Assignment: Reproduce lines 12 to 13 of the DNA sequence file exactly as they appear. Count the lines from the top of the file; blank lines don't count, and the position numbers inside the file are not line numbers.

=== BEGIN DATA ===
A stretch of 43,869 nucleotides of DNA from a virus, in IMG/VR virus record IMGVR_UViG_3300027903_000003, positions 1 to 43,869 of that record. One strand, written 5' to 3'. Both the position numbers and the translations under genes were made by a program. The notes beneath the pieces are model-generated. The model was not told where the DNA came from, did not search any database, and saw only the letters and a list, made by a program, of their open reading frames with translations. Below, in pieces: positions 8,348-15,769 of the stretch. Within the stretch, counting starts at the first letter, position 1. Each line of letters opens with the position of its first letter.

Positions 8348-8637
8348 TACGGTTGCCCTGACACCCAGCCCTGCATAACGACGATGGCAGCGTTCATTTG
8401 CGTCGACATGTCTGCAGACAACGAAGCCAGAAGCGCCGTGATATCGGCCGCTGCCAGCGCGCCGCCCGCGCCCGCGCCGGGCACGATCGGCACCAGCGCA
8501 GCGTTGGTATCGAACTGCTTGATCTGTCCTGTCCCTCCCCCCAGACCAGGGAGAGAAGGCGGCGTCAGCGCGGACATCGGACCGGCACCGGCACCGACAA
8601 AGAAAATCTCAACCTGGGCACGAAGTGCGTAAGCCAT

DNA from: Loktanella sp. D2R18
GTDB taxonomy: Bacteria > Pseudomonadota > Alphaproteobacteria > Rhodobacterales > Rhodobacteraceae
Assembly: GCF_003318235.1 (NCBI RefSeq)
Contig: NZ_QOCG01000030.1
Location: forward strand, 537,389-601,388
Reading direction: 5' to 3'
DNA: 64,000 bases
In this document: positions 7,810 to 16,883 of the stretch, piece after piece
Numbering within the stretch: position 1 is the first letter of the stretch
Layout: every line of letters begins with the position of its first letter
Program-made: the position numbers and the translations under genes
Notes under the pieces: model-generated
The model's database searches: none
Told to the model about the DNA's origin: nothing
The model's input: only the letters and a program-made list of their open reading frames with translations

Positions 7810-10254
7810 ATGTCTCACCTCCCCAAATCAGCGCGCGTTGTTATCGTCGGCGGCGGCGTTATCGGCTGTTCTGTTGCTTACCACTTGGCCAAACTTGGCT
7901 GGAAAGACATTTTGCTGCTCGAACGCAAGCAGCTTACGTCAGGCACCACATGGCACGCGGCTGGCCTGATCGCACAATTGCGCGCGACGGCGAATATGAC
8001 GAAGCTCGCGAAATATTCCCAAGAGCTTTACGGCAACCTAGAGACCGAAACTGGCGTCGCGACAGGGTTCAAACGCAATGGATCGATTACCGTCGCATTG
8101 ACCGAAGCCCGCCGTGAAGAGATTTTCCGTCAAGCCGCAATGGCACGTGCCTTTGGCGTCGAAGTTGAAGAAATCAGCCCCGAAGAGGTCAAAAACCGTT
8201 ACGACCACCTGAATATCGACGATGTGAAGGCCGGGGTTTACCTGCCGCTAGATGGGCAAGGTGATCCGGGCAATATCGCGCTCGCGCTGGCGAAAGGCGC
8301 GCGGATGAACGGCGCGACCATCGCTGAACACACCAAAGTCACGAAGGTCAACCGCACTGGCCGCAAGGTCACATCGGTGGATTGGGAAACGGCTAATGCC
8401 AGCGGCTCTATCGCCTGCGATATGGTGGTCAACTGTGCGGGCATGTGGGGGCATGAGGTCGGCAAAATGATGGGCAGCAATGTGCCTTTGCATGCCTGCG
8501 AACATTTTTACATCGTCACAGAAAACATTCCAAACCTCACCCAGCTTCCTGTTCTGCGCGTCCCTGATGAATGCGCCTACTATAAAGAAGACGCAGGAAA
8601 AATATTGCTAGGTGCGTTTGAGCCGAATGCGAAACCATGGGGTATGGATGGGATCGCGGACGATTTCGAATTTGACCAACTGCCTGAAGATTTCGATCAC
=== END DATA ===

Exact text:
Reading direction: 5' to 3'
DNA: 64,000 bases